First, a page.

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Dress Design: Patterns of Various Reigns from Antique Costume (From Prehistoric to Nineteenth Century Victorian)

Dress Design: Patterns of Various Reigns from Antique Costume (From Prehistoric to Nineteenth Century Victorian)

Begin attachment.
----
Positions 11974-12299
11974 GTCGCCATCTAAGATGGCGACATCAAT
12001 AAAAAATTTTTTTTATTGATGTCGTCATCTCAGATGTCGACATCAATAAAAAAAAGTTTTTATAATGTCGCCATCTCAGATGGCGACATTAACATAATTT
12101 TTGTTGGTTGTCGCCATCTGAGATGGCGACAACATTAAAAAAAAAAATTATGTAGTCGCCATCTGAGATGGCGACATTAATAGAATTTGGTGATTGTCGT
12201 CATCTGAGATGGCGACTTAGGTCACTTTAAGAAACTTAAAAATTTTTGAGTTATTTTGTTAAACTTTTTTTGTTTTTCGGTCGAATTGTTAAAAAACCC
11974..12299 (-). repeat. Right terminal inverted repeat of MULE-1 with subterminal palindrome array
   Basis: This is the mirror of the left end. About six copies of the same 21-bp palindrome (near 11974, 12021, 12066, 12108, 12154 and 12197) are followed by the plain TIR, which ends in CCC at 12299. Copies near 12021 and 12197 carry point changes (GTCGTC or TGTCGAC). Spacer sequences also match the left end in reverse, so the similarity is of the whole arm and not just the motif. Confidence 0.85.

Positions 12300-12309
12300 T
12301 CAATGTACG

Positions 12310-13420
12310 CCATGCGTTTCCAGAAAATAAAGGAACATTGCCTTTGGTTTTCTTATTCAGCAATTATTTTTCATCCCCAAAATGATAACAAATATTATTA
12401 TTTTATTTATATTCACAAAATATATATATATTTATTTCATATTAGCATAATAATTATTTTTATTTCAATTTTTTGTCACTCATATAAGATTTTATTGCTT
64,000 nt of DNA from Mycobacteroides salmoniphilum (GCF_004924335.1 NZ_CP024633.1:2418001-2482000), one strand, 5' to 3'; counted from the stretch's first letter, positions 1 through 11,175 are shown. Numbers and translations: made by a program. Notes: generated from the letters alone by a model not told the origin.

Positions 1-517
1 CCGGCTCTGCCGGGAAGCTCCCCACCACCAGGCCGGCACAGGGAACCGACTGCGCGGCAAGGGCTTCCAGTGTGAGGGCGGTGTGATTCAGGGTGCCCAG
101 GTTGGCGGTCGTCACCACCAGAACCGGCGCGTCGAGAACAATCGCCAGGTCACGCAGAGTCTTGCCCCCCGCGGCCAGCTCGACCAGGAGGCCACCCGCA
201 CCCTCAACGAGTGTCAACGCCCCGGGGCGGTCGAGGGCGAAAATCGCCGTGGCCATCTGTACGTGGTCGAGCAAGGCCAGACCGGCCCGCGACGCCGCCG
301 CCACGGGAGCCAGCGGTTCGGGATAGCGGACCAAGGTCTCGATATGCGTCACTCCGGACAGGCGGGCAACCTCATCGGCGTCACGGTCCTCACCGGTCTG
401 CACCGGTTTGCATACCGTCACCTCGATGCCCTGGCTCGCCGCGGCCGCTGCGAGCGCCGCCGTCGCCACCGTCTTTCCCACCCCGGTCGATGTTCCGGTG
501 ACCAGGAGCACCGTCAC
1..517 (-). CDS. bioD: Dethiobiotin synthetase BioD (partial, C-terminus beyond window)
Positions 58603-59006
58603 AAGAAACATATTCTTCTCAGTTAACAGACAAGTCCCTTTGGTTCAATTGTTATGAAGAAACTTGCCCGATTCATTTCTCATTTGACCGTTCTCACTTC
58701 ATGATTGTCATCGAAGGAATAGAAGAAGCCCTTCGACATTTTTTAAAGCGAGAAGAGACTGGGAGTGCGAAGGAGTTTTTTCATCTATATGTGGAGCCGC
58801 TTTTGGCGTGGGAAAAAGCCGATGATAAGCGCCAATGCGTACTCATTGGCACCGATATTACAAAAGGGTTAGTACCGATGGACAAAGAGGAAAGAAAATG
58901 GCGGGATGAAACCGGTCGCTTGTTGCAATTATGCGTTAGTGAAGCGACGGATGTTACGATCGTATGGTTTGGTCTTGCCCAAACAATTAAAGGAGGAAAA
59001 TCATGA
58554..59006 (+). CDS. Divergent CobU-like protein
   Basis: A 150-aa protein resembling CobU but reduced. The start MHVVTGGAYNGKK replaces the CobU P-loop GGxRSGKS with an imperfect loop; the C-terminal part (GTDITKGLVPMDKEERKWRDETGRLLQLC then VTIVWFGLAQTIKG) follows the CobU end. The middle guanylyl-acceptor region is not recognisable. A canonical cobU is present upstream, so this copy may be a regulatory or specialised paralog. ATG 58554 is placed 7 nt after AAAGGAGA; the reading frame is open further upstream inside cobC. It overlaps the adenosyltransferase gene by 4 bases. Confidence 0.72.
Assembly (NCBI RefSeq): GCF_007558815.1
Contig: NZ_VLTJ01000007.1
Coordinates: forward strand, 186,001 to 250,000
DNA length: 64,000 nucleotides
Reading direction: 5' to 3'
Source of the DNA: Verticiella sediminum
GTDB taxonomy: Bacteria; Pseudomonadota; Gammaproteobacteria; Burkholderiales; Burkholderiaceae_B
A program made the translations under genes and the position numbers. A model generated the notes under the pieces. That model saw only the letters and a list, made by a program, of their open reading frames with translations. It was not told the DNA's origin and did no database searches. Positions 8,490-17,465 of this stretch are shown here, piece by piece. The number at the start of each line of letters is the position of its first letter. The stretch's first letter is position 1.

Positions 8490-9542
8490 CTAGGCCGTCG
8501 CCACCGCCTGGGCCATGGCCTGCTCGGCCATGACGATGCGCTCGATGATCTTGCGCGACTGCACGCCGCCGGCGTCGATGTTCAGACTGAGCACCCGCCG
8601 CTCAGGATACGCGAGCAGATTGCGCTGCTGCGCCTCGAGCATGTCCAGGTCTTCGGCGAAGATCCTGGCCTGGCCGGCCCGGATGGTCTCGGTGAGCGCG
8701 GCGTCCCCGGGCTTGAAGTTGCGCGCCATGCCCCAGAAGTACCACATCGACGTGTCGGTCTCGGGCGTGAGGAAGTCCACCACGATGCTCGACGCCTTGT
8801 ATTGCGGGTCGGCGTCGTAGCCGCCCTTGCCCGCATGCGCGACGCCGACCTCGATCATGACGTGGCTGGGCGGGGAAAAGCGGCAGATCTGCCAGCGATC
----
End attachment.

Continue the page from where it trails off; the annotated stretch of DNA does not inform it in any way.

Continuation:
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Dress Design Patterns of Various Reigns from Antique Costume From Prehistoric to Nineteenth Century Victorian The subject of Historical Costume covers such a multitude of detail that a volume on each century could be written, with hundreds of illustrations. Thus it is, most works on costume are expensive and bewildering; but I hope this small practical handbook will be a useful addition to the many beautifully illustrated works which already exist. I have divided the matter into centuries and reigns, as far as possible, in this small work, besides separating male and female attire, thus simplifying reference. A special feature has also been made, of supplying the maker or designer of dress with actual proportions and patterns, gleaned from antique dresses, as far back as they could be obtained; and I am much indebted to the authorities at the Victoria and Albert Museum for the permission given me to examine and measure their unique specimens. It has been my endeavour to arrange a greater variety of the forms which make up the characters of each period, and also to give a wider knowledge into the footwear, or details of the footwear, than is usual in most costume books. In a review of the styles I would not press any choice for building new designs, as I believe in close individual research and selection, which may utilise many interesting features from costume settings even in periods which are almost scorned. I believe the purest beauty is found in the simple forms of dress and decoration settings from the 12th to the 15th centuries, schemed to the natural proportions of the figure. The grace of line and movement is often aided by the short train, which can be so happily caught up in many ways; the slight drag of the train always keeps the front clear in outline, besides showing the movement of the limbs. Length of fall in the material was desired, the figure creating its own folds with every turn, but a belt was often placed rather high under the breast. There[36] is little reason with nature of fine form to make dress into sections by a corset waist. A long, lithe, complete curve in outline—much happier unbroken, except by the girdle—is certainly the most artistically useful conception, not breaking the rhythm (as does the harder belt), while it also induces much beauty in lifting and arranging the drapery. The long falling sleeve also has the same qualities, giving a greater fullness of shape, a variety of colour (by a difference of lining), with a winglike motion, besides softening the angle of the elbow.